JEKYLL ISLAND - The Jekyll Island Authority chose three developers Monday to take over key pieces of the state park's extensive makeover, which hit a snag six months ago when its main private partner backed out of the project.
Rather than hire another single developer to tackle all the privately funded components of the island's redevelopment - an investment estimated at $80 million to $100 million - Jekyll Island's board of directors voted to divide them among different firms.
ATLANTA - Kathy Cox is stepping down as Georgia's school superintendent to take over a new national education nonprofit.
A tearful Cox said Monday that she will resign as the state's school's chief June 30.
Candidates discussed states rights, the fair tax, illegal immigration and mercury in Georgia's freshwater fish during Friday night's Statesboro Republican primary gubernatorial debate. About 325 residents and supporters came out to Statesboro High to hear five of the seven GOP candidates for governor stake out their positions on statewide issues.
Several high-ranking Iraqi military officials visited Fort Stewart on Saturday. Brig. Gen. Thomas Vandal, deputy commanding general-support, escorted his Iraqi and Kurdish counterparts, who were eager to see U.S. soldiers in action on their home turf and learn more about Army operations.
ATLANTA - The eldest grandson of former President Jimmy Carter has won a suburban Atlanta state Senate seat in a special election Tuesday night.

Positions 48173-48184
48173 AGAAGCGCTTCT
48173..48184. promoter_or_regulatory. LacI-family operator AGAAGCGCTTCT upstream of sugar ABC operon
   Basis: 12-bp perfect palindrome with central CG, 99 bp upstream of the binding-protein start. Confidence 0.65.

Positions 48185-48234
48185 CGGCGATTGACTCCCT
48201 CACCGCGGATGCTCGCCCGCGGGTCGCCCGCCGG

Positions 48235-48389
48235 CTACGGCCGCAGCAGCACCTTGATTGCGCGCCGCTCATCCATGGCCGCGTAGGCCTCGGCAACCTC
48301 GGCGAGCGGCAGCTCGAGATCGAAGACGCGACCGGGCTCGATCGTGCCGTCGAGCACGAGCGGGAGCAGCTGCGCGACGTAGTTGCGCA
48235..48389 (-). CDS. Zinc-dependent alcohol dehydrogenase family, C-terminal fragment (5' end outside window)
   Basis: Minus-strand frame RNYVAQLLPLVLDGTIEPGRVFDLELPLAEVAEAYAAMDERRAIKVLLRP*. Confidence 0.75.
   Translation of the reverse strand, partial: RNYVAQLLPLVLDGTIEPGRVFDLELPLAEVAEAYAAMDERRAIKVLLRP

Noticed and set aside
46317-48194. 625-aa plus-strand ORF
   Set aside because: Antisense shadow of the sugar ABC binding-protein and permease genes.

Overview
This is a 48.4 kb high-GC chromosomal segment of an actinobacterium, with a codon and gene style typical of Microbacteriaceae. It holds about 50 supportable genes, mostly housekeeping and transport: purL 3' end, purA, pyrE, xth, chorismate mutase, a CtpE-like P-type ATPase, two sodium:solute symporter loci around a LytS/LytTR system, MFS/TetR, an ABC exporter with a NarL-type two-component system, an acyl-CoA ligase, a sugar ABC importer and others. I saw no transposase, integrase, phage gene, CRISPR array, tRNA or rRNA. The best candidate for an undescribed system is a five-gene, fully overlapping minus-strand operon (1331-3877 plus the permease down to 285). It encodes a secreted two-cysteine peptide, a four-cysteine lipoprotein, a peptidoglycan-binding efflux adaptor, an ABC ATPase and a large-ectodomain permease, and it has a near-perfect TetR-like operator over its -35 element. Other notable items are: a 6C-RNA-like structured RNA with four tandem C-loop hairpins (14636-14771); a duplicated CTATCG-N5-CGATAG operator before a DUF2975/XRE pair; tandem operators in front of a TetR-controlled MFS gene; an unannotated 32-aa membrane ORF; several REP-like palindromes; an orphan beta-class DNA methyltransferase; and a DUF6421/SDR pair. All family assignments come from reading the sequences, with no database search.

Jason Carter became the first in his family to win elected office since his grandfather took the White House more than three decades ago.
ATLANTA - The special election for a north Georgia congressional seat vacated by Nathan Deal proved to be an early test of tea party strength in the state, although no candidate emerged with a majority and a runoff was set for June 8.
The race between former state Rep. Tom Graves and former state Sen. Lee Hawkins could provide a glimpse of what kind of candidate Georgia Republicans want this Midterm election year.
ATLANTA - Environmental groups filed new challenges Monday in hopes of blocking an ambitious $2 billion plan to build the state's first new coal-fired plant in more than two decades in southwest Georgia and a separate, smaller project designed for the central part of the state.
The coalition of environmental advocates said they filed the five challenges in a bid to stop what they see as an unprecedented wave of new permits for coal-fired power plants at a time when environmental regulators in other states are supporting alternative energy proposals.
"I meant to hurt her. I meant to cut her, but I didn't mean for her to die," defendant Richard Geiger told jurors Friday under cross examination by Atlantic Judicial Circuit Assistant District Attorney Russell Mabrey.
Several incumbent candidates who had no opposition when they qualified to run for re-election early last week do now. A number of challengers qualified late last week before qualifying ended April 30.
ATLANTA - With Tuesday's House passage of Senate Bill 458, Georgians should see fewer traffic fatalities and injuries in the months and years ahead. The bill, sponsored by Sen. Don Thomas, eliminates the current exemption from Georgia's safety-belt law for occupants of pickups. Georgia is the only state that exempts pickups from its safety-belt law.
While the ongoing oil spill in the Gulf of Mexico is likely reinforcing the opinions of opponents to offshore drilling, some of those in favor of drilling off the Atlantic coast are taking more of a "wait and see" approach.